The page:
Until next time, have fun, stay safe, and shoot straight!

Levels of Situational Awareness: Staying in Condition Yellow

Today I’d like to touch on something that many new defensive shooters may overlook: Their level of situational awareness.  We’ll be using Jeff Cooper’s Warrior Color Code from his book, Principles of Personal Defense, as our measuring stick of awareness. Maintaining an elevated level of cognizance is a skill everyone, not just shooters, should cultivate.


Think of the last time you went out to eat at a crowded restaurant. Did you think about where the exits were? Who was sitting at the table behind you? You might notice what your waiter looks like, but what about the other staff? Did you pay any attention to who was entering the building?

Most people would answer no to the majority of these questions, yet when asked these questions, they immediately consider the implications of the answers. If there’s an emergency, it helps to have an escape plan. If the person sitting behind you is getting out of hand, you’d want to keep an eye on him. When a gunman enters the building, you definitely want to be the first one to know about it.

Enter awareness. Awareness, in a nutshell, is how much attention you give to outside stimuli, i.e., the environment and people in it. Raising your awareness increases your chances of predicting and successfully surviving a life-threatening or emergency situation. Military and security personnel have been taught to cultivate heightened awareness for years, but the lessons apply just as strongly to civilians in day to day life. Let’s evaluate the different levels of awareness Cooper outlines white, yellow, orange, and red and how they apply to our lives.


At the bottom of the color code is Condition White. This is the lowest level of environmental awareness — being completely unaware of events taking place around you. Condition White is the guy staring at his phone, headphones plugged in, and ignoring everything. If a threat were to appear, people in condition white are the last to know about it and the last to respond.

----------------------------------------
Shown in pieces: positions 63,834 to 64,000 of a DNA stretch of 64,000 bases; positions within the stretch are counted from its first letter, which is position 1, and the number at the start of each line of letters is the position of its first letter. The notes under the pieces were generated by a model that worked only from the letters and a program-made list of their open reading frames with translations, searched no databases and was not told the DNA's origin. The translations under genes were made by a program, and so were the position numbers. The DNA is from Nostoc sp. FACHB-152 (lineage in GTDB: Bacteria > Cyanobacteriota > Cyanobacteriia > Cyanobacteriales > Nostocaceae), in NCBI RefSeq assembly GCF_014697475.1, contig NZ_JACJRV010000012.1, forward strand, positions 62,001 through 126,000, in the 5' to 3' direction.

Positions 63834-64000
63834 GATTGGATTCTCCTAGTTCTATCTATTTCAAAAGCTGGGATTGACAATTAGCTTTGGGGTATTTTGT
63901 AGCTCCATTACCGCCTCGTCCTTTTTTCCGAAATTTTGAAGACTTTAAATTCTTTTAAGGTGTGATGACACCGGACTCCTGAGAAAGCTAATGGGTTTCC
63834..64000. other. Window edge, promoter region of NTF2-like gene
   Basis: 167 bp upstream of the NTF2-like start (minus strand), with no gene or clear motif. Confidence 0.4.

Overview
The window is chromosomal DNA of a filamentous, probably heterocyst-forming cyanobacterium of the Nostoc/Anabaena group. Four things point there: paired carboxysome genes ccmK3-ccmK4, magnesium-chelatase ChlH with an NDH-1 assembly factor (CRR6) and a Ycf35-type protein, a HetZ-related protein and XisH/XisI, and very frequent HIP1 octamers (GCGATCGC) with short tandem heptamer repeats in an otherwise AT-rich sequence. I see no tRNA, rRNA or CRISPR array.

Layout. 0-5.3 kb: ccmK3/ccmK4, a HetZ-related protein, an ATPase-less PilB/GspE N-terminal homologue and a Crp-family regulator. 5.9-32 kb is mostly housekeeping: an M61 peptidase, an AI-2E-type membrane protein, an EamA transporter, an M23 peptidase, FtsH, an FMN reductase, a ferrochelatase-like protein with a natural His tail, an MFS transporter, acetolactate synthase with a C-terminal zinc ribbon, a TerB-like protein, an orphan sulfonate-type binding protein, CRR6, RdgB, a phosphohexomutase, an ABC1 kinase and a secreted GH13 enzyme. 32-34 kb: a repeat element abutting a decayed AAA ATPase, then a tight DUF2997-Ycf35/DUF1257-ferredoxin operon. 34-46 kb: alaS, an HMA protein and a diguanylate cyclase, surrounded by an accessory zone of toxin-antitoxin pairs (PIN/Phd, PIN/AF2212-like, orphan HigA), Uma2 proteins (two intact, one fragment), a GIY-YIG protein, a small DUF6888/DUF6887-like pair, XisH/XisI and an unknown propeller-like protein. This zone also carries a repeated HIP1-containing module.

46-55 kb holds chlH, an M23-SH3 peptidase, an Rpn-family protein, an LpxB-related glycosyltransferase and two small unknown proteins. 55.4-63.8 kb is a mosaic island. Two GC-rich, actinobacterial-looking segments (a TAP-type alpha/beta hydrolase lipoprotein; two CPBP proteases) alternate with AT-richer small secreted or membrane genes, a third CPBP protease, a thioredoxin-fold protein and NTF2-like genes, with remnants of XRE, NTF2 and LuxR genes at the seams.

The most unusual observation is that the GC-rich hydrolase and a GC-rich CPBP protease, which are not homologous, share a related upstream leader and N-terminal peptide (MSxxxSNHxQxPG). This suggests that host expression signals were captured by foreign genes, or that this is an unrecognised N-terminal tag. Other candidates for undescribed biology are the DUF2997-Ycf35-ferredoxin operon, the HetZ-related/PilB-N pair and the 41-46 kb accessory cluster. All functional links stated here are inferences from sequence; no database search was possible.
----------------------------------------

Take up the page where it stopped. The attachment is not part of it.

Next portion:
You rarely want to be in Condition White. Ideally you’ll only be in this condition when you’re absolutely secure in your home or about to go to bed.


This is where Cooper,  most defensive experts, and I recommend placing your awareness. This state is called “relaxed alert” by some, and it represents a big step-up in awareness, and therefore survivability, from Condition White. In Condition Yellow, you aren’t specifically searching for a threat, but you have your eyes and ears open. You’re alert. In real terms, this includes evaluating your environment and the people in it for suspicious or threatening cues; if an emergency presents itself, you are ready to respond. The questions I posed earlier should have at least basic answers; 2 exits, an elderly man and his wife, 7 other servers, normal looking people coming in, that sort of thing.

Keep in mind that you don’t have to be so preoccupied with actively cataloging every activity happening around you that you can’t focus on anything else. The goal here is to remain relaxed while taking in your surroundings. You’re staying open to the stimuli around you to better anticipate a threatening situation. At the end of the post, we’ll highlight some easy methods to cultivate this “situational awareness” until it becomes second nature.

What happens when, by being in Condition Yellow, you notice a possible threat? You move into the next stage of the color code, Condition Orange.


In this level, you’ve identified a possible threat, and all of your awareness focuses on that stimuli. Condition Orange is not a reactionary phase, meaning you’re not taking action at this point; rather, what you should be doing is forming an attack plan or strategy should legitimate trouble arise, and preparing to take that action.

Let’s bring back the crowded restaurant example. You smell smoke, or the elderly gentleman behind you starts making choking noises, or your server drops a tray of drinks, or a man walks into the restaurant shouting. All of these situations should immediately elevate you into Condition Orange. This phase of awareness only lasts until the threat either elevates or degrades. Think of Condition Orange as a transitional state of awareness; if the stimuli turns non-threatening, you should immediately drop back to Condition Yellow. If, however, the threat elevates to real danger, you in turn elevate into Condition Red, taking action.


Something bad is happening. You’ve determined that the threat is real and immediate, for example, the elderly man is indeed choking on his dinner. Now is when you implement the action you planned out while in Condition Orange. This level of awareness is an “action phase”, with you doing whatever you can to neutralize or escape the threat.